Morocco profile - Overview
- 11 November 2015
- From the section Africa
The Kingdom of Morocco is the most westerly of the North African countries known as the Maghreb - the "Arab West". It has Atlantic and Mediterranean coastlines, a rugged mountain interior and a history of independence not shared by its neighbours.
Its rich culture is a blend of Arab, Berber, European and African influences.
Morocco was a French protectorate from 1912 to 1956, when Sultan Mohammed became king. He was succeeded in 1961 by his son, Hassan II, who ruled for 38 years and played a prominent role in the search for peace in the Middle East.
He also ruthlessly suppressed domestic opposition. A truth commission set up to investigate human rights violations during his reign confirmed nearly 10,000 cases, ranging from death in detention to forced exile.
Hassan's son and successor in 1999, Mohammed VI, is a cautious moderniser who has introduced some economic and social liberalisation. In 2011 he revised the constitution in response to "Arab Spring" protests, and appointed a new government in January 2012. Powerful trade unions waited until May to launch mass protests against the authorities' failure to meet democratic and economic expectations.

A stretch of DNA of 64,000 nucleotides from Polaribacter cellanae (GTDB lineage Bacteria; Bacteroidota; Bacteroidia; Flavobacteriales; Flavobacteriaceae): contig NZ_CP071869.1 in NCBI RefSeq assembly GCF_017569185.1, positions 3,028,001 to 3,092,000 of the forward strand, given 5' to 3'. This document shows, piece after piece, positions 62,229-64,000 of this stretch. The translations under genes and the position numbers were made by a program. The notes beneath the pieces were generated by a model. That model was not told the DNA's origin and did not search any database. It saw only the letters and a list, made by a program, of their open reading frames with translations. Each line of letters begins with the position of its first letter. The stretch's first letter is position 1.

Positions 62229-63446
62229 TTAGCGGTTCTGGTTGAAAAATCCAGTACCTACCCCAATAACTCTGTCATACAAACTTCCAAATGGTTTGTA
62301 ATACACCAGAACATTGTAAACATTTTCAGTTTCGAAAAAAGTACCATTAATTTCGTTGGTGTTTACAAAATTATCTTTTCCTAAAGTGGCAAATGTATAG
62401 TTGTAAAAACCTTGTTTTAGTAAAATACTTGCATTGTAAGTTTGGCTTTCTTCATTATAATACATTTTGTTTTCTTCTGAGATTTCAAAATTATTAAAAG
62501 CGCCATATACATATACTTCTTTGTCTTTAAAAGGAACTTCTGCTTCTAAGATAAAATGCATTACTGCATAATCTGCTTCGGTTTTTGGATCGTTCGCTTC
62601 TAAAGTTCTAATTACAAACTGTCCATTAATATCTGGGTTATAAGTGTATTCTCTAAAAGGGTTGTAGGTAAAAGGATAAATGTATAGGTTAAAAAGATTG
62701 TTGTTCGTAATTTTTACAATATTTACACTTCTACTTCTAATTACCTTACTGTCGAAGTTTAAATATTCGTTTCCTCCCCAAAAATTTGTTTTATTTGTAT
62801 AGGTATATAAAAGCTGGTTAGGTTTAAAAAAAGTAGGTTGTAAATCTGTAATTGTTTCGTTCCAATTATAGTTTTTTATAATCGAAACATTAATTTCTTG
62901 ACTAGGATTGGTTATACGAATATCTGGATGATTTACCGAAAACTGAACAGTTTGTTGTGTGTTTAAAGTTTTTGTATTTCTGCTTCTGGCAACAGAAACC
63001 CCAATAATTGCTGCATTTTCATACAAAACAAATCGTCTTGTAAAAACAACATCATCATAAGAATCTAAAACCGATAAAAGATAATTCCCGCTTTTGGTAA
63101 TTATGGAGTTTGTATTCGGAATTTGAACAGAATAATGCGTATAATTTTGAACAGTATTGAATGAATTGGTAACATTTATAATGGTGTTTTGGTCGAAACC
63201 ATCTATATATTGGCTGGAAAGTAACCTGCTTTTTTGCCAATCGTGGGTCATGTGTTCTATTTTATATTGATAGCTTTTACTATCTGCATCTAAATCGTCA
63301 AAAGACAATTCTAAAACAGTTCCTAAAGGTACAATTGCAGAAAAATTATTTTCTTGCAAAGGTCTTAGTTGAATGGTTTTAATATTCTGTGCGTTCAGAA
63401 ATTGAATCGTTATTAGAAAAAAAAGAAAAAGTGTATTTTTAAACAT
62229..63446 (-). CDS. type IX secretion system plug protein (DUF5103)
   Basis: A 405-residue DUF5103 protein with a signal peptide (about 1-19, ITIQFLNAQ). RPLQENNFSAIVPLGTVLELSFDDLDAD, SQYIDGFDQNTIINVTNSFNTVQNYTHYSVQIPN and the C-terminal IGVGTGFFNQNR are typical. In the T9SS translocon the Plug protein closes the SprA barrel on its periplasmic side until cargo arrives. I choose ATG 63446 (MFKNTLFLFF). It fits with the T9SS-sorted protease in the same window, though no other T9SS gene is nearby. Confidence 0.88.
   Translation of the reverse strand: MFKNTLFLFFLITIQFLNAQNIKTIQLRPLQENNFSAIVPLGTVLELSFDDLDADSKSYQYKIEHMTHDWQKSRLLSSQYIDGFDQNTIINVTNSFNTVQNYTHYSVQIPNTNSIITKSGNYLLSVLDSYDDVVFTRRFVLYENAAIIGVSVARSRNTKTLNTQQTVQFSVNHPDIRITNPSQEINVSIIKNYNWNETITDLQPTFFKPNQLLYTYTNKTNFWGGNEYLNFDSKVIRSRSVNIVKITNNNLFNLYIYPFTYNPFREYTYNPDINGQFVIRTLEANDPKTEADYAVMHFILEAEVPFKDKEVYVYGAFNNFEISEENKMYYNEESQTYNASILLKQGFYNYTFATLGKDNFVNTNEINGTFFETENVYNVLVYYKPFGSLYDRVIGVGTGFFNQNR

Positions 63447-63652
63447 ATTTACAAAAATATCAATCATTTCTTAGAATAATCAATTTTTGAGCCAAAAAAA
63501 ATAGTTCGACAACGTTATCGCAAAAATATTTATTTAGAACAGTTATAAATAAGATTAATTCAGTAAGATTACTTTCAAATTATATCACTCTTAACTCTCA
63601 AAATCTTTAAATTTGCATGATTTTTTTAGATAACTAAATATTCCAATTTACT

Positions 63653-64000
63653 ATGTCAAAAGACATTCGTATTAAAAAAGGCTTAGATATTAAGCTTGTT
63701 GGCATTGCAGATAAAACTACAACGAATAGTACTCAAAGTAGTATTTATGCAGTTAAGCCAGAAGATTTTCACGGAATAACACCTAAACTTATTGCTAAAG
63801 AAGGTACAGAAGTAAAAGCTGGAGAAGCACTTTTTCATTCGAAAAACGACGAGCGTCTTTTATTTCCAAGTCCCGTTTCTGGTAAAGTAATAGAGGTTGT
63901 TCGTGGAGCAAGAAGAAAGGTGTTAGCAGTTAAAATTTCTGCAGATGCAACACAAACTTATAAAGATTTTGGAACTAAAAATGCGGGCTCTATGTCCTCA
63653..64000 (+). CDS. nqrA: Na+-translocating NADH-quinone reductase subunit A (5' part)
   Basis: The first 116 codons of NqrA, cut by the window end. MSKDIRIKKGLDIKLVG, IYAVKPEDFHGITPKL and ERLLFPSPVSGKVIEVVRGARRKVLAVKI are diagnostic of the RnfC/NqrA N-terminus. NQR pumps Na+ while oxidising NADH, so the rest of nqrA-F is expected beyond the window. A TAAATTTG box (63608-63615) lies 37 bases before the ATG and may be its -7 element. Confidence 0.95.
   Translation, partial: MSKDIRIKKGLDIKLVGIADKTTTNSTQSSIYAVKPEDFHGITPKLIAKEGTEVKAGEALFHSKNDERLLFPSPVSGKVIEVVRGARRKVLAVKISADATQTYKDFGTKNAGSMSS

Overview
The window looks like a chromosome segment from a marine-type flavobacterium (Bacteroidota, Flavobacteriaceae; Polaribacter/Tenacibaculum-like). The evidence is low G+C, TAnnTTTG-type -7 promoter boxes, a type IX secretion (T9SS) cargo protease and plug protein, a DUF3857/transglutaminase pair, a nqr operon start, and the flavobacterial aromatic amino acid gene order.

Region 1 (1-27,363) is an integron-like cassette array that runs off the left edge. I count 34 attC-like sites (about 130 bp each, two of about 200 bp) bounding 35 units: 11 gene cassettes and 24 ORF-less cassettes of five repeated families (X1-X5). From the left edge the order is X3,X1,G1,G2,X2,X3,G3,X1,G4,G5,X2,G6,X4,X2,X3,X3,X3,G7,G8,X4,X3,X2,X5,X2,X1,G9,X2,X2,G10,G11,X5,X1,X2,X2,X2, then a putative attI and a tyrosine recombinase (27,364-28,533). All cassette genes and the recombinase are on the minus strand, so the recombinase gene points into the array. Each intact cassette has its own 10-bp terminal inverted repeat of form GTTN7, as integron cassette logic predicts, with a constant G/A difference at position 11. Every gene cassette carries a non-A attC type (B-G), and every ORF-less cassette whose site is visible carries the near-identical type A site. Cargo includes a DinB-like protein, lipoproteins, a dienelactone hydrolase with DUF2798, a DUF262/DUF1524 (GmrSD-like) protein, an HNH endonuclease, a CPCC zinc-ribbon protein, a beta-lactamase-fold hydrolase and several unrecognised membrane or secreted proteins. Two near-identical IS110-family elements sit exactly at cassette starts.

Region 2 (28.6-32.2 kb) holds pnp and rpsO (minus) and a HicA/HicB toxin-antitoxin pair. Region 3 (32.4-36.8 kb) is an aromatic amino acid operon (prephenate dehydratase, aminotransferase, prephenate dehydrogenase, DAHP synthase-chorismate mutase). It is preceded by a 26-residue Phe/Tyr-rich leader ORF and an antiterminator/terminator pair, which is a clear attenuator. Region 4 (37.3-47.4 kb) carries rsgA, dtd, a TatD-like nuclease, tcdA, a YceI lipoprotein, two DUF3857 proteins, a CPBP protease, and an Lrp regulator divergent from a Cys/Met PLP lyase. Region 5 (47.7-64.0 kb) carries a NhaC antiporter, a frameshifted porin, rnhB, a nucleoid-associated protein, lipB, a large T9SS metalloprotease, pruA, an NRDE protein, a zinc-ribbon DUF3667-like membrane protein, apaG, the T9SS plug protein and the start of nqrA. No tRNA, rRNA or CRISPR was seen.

The status of Western Sahara remains unresolved. Morocco annexed the territory in 1975 and a guerrilla war with Algerian-backed pro-independence forces ended in 1991. UN efforts have failed to break the political deadlock.
To the north, a dispute with Spain in 2002 over the tiny island of Perejil revived the issue of the sovereignty of Melilla and Ceuta. These small enclaves on the Mediterranean coast are surrounded by Morocco and have been administered by Spain for centuries.
Morocco has been given the status of non-Nato ally by Washington, which has praised its support for the US-led war on terror. After deadly suicide bombings in Casablanca in 2003, Morocco launched a crackdown on suspected Islamic militants.